In 1987, researchers at General Electric pioneered a method for generating computer graphics from medical scan data that featured an underlying language of faceted cubes. Widely adopted, “Marching Cubes: A High Resolution 3D Surface Construction Algorithm” has become a seminal visual language for virtual environments.
I wanted to make this computational procedure tangible, into something we could build with. I translated the algorithm into 3D printed construction units that allow us to act out its logic. I also created a user’s guide: input any object—a 3D scan or model—and a custom computer script outputs assembly instructions. Every Marching Cubes interactive performance and installation is unique; the units can make anything.
I build the assemblies in collaboration with my audience. Together, we perform the computer’s process. To date, we’ve created assemblies that explore architectural, anthropomorphic, and ecological themes. Sometimes, we simply play: with humans doing the work, the algorithm’s strict logic is optional. By enacting a ubiquitous algorithm in the real world, this project generates dialogue about how information technologies create the building blocks of contemporary culture.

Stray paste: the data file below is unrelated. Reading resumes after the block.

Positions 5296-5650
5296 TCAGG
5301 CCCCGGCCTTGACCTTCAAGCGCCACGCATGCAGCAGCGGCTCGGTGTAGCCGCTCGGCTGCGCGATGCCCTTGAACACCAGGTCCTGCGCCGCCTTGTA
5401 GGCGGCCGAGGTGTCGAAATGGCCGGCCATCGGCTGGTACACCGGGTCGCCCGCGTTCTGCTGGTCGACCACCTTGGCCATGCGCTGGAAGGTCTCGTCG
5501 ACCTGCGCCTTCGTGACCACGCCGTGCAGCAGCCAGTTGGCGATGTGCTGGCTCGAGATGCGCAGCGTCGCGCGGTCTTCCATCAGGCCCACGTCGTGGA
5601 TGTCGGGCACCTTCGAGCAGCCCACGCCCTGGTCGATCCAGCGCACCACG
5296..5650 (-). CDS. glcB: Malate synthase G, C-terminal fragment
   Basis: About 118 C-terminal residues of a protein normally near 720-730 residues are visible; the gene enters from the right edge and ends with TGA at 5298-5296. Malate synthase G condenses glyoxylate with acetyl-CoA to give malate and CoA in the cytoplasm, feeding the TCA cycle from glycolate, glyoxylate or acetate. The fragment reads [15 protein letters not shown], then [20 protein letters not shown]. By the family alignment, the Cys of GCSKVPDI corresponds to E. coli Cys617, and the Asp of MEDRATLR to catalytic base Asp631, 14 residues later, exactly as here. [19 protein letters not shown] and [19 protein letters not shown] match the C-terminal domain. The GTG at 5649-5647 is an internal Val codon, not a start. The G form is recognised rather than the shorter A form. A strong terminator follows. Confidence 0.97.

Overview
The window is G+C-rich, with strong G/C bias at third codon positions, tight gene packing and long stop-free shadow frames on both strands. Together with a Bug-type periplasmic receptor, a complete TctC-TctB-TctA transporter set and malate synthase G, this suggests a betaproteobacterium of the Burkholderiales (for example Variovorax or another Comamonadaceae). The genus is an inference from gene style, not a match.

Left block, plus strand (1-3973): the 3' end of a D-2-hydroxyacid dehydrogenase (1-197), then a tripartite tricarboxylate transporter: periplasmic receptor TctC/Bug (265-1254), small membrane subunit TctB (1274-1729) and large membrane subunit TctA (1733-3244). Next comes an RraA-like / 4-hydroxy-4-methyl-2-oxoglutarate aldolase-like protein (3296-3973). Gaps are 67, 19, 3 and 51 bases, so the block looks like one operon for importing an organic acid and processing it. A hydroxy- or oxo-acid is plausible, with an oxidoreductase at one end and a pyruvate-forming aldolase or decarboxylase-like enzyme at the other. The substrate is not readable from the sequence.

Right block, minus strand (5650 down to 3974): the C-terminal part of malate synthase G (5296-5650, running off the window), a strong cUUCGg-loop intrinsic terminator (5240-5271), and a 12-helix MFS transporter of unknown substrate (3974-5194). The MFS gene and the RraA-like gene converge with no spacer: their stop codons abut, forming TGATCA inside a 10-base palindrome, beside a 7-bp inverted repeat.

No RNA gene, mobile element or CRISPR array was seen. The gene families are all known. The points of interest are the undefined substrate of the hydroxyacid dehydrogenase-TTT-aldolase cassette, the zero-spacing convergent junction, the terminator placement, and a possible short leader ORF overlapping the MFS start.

This project emerged from two previous explorations of experimental unit-based construction systems, Automatic and Automatic/Revisited.
I acknowledge the support of the Canada Council for the Arts, which last year invested $153 million to bring the arts to Canadians throughout the country.
Je remercie le Conseil des arts du Canada de son soutien. L’an dernier, le Conseil a investi 153 millions de dollars pour mettre de l’art dans la vie des Canadiennes et des Canadiens de tout le pays.